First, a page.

Preparing Your Lawn and Landscape for a Long Winter’s Nap
Preparing turf for winter during the fall months will help it recover and come back thick, green, and healthy next spring.
Start with a core aeration to break up all the compaction from mowing, foot traffic, and hot temperatures. This will allow air, nutrients, and water to penetrate the soil. It also helps the roots to expand, giving you a healthier, thicker lawn next season. A thicker lawn will result in fewer weeds and make your turf more weed resistant.
Overseeding after aerating will increase your lawn’s volume and allow the seed to make contact with the soil and establish quicker. It will also help diminish the chances of finding weeds later. For even more seed-to-soil contact, do a double pass aeration.
Your final cut of the season should be shorter than the in-season cuts. By cutting your lawn shorter in the late fall, you will help to prevent moisture build-up and stop diseases like snow mold from developing later.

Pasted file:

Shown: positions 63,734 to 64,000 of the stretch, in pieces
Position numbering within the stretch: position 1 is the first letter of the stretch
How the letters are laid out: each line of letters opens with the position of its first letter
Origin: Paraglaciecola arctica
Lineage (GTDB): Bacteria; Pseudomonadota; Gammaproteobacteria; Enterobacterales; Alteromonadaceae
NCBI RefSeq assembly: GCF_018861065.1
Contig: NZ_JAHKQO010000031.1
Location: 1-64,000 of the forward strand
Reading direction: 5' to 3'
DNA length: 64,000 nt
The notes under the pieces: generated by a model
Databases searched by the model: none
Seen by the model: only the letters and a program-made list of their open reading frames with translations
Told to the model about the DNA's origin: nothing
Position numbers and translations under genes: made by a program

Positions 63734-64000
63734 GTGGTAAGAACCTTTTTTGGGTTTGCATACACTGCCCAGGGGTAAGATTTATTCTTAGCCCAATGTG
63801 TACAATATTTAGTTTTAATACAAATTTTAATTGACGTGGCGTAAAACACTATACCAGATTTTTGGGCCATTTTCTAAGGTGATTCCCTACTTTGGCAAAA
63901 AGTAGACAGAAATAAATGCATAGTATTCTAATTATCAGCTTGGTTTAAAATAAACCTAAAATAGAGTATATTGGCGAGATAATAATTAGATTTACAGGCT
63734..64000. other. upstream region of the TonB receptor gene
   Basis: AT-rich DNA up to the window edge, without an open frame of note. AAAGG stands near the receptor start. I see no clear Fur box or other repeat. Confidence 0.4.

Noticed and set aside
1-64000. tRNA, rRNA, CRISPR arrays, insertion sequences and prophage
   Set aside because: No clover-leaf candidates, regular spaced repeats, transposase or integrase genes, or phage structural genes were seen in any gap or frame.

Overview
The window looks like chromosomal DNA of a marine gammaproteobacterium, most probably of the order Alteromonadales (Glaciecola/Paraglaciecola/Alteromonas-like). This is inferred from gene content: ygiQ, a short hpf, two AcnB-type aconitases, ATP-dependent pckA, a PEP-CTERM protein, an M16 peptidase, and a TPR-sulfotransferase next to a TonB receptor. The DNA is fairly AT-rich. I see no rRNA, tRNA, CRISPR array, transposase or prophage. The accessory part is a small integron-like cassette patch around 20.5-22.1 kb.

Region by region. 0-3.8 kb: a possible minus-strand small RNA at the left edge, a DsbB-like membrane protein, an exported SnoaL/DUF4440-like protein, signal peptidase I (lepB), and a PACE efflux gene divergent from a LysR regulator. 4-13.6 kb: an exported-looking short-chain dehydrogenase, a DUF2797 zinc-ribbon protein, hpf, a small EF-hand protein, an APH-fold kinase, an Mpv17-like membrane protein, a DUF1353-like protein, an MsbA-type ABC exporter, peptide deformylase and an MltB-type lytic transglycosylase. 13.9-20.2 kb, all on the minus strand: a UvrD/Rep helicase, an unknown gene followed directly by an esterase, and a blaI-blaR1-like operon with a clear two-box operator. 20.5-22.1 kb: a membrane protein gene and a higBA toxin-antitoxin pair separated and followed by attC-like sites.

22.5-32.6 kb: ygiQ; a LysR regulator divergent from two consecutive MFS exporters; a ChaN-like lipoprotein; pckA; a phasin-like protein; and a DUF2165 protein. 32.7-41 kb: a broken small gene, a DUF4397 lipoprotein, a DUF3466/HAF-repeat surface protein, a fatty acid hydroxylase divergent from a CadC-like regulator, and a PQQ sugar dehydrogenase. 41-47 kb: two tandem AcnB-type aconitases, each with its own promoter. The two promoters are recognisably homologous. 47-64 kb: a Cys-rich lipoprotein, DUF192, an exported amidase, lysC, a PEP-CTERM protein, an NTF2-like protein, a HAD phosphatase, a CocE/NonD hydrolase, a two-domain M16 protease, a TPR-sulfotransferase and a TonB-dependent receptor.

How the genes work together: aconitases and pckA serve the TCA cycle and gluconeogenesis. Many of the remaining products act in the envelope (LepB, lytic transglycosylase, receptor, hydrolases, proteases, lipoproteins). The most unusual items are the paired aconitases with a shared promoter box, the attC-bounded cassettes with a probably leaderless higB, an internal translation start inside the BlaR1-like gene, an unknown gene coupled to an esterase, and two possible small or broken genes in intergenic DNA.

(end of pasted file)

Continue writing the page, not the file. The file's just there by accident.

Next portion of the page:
Also, make sure the leaves are mulched and removed. Leaves left lying on top of your lawn can suffocate it.
A late fall feeding with a quick-release, high-nitrogen fertilizer is a must. This feeding should be done after the final cut while the turf is still green but has stopped growing. This final feeding will result in an earlier dark green lawn next spring. A quick-release nitrogen such as 34-0-4 All Mineral or 46-0-0 is ideal for the final feeding. Use both at a rate of 0.5–1 lb./1,000 square feet.
And don’t forget about your ornamentals like boxwood, holly, rhododendron, azalea, and spruce—just to name a few. By spraying them with Precision Laboratories AquaLock at a rate of 4–8 oz./gal, you will protect them against desiccation, extreme temperatures, and damage due to frost. For best results, apply AquaLock while temperatures are above 40°F. Avoid applying during periods of frost, and delay applications when rain is anticipated. If plants are in drought stress, water the plants prior to application.
After you have prepared your lawn and garden for a long winter’s nap, you’ve probably earned a nap yourself. We’ll see you in the spring!